• Leave the project powered off for now.
  • Turn on your amp.
  • Slowly turn up the volume until you’d expect to be able to hear your speakers. If you can’t hear sound from both speakers, immediately turn off the amp and check/fix your speaker input wiring — there’s an open and/or shorted connection somewhere. Do not continue until this is fixed and you can hear both speakers.

You’ve now confirmed that the speaker connections work and aren’t shorted.

Calibrate the Input Potentiometers

Turn both speaker input potentiometers (or your single stereo pot) all the way CCW. Turn on circuit power — the LED should stay off. Turn on amplifier power and turn it up to the lowest volume at which you want the circuit to warn you that your speakers are on. Double-check that you hear sound from both left and right speakers — kill the amp and check/fix your speaker wiring if you don’t.

If the LED is on or flickering brightly, turn the speaker pot(s) all the way CW. If that makes the LED go off, your speaker pot(s) is(are) in backwards — power everything down, reverse the speaker pot connections, and check again. Don’t proceed until the LED is off with the speaker pot(s) at the CCW end of travel.

If you used one stereo speaker pot, slowly turn it CW until the LED starts flickering, and a little further until you’re happy with the LED brightness. Turn off the amplifier or push the button to disconnect those speakers, and the LED should go off. You’re done!

If you used separate speaker pots, turn one CW until the LED comes on to a brightness you like. Then disconnect that speaker wire from the amplifier, and the LED should go out. Turn the other speaker pot CW until the LED again comes on to a brightness you like. Turn off the amp or push the button to disconnect the speakers, and the LED should go off. You’re done!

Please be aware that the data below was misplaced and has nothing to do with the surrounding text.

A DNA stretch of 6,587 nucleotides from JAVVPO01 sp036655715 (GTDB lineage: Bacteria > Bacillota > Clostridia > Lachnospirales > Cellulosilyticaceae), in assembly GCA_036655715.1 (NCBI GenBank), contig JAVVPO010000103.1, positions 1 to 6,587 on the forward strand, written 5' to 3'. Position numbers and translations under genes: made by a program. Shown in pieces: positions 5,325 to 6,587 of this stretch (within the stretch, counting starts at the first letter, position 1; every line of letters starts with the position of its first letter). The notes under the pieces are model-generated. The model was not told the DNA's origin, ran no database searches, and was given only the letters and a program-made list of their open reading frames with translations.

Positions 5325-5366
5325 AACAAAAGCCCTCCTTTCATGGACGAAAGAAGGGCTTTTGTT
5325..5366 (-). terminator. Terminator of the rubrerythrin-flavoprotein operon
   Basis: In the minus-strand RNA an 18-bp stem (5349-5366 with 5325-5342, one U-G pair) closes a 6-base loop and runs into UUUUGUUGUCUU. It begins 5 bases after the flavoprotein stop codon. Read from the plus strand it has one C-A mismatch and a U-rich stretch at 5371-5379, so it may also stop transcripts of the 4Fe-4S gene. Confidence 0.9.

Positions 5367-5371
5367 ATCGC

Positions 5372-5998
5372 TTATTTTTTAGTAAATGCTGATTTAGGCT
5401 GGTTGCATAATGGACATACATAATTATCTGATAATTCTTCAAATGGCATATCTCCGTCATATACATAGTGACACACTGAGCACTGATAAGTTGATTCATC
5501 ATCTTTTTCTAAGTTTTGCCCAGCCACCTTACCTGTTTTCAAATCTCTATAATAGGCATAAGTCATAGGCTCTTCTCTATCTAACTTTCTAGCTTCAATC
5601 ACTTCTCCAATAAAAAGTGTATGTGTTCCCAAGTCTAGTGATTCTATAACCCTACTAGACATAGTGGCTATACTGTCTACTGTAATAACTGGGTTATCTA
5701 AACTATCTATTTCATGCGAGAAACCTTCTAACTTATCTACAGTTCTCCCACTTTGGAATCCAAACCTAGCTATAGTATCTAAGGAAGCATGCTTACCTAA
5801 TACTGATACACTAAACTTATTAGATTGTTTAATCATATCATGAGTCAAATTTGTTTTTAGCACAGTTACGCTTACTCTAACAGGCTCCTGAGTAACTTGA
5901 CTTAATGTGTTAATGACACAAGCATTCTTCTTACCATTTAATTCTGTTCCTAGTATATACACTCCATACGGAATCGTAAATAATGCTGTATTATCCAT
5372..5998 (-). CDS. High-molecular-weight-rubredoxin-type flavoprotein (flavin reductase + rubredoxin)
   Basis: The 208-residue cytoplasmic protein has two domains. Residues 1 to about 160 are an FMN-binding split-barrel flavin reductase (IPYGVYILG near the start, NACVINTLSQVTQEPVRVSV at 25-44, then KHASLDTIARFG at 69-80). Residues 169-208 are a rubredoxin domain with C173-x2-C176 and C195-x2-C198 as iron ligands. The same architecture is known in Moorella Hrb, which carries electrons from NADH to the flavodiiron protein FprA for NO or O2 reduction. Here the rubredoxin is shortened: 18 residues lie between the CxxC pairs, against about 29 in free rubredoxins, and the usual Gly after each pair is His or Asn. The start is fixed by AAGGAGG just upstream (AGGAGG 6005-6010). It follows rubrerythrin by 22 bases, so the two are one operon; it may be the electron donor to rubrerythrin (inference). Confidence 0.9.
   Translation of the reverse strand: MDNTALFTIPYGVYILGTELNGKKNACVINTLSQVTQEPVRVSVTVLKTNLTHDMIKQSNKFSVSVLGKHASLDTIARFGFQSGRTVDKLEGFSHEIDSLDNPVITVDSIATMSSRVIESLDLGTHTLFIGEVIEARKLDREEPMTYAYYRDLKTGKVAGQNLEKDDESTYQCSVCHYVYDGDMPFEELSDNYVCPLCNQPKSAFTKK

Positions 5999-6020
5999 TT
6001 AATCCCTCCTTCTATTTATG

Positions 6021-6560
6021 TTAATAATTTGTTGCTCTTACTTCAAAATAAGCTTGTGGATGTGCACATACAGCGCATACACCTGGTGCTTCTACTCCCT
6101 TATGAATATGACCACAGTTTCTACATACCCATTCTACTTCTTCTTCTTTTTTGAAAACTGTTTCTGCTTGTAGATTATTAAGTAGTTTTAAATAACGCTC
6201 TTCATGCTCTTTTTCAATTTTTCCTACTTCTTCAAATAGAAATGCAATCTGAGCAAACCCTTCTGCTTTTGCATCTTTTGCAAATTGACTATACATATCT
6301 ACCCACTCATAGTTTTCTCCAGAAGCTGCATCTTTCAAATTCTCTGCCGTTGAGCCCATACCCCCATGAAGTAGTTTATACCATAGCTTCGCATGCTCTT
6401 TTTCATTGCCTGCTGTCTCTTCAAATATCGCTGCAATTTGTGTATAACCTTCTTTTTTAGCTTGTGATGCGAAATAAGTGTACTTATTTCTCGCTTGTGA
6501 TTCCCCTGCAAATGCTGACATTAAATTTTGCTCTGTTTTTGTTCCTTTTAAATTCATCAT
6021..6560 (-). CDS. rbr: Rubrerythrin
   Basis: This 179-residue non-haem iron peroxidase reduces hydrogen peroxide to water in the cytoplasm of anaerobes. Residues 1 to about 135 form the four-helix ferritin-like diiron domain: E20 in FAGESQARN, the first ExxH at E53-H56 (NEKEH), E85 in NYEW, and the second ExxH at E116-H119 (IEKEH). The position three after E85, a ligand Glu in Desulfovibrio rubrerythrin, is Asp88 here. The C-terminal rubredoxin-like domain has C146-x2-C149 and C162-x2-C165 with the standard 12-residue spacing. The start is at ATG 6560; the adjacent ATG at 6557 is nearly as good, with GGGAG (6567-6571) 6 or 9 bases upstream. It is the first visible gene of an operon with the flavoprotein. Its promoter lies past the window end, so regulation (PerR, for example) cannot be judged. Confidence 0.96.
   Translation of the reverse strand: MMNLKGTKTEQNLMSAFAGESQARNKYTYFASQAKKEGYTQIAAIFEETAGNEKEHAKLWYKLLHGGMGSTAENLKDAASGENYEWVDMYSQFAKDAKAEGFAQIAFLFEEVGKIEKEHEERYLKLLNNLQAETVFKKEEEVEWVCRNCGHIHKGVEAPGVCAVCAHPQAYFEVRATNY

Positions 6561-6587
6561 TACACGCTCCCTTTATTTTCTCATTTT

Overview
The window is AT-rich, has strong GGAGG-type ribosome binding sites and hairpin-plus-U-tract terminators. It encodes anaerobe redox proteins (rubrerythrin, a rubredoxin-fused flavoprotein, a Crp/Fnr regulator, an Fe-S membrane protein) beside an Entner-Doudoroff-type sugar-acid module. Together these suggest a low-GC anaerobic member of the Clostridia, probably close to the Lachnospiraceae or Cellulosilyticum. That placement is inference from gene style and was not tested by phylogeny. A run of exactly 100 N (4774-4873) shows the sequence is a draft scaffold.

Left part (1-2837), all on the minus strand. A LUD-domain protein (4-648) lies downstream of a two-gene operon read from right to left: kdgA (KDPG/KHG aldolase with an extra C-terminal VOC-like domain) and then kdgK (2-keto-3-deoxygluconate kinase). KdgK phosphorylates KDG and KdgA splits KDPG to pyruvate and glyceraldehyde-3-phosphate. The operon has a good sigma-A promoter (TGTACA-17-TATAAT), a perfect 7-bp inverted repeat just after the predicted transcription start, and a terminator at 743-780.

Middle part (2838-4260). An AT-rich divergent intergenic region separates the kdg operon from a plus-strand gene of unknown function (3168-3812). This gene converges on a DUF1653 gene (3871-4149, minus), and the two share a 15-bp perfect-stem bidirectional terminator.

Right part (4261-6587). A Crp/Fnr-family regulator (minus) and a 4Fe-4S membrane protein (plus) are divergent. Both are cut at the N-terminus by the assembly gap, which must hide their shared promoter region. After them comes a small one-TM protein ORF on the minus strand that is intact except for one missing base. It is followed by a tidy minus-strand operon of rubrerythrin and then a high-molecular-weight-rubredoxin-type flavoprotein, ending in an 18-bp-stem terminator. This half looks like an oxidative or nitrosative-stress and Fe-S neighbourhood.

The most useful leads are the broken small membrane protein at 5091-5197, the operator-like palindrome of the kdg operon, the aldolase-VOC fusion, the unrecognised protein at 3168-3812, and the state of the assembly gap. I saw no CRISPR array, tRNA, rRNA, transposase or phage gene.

Fine Tuning and Troubleshooting

If you ever decide that the circuit isn’t sensitive enough to audio at a low volume, adjust the speaker potentiometer(s) CW until the LED is on when the amp is playing at a volume level you want to detect, and still goes off when the amp is off.

If the LED stays on even when the amp is off, turn the speaker potentiometer(s) CCW until the LED goes off.

If you can’t adjust the speaker pot(s) to get the LED to come on at a reasonable volume, turn the trim pot(s) slightly CW. This increases the bias voltage to be closer to the reference voltage, so it requires less help from the speaker to trigger the comparator. You may want to do this one channel at a time, by disconnecting one speaker wire at a time at the amplifier end.

If the LED flickers or stays on even when the amp is off, and even with the speaker pot(s) all the way CCW, turn the trim pot(s) slightly CCW. This decreases the bias voltage to be further below the reference voltage, so it requires a stronger signal from the speaker (and speaker pot) to trigger the comparator. As above, you may want to do this one channel at a time.

If the LED is too bright, change R5 for a bigger resistor. If it’s too dim, swap in a smaller resistor.


That’s it! You have a working speaker power detector.

The exact nature of the enclosure and packaging is up to you. Because you’ll have to run speaker wires to and from the box, you may want to hide it behind the stereo instead of putting it out in the open. You can solder long wires to your LED and run them back to the box — just be sure to insulate (preferably heatshrink) the connections so they don’t short out.


If you build this project and it’s useful to you, or if you have suggestions for improving it, I’d love to hear from you. My blog software doesn’t allow comments on “pages” (like this); so please go to my related post and add a comment.


Part 0: Project Overview
Part 1: Schematic and Operation
Part 2: Parts and Enclosure
Part 3: Layout and Prototype
Part 4: Construction and Calibration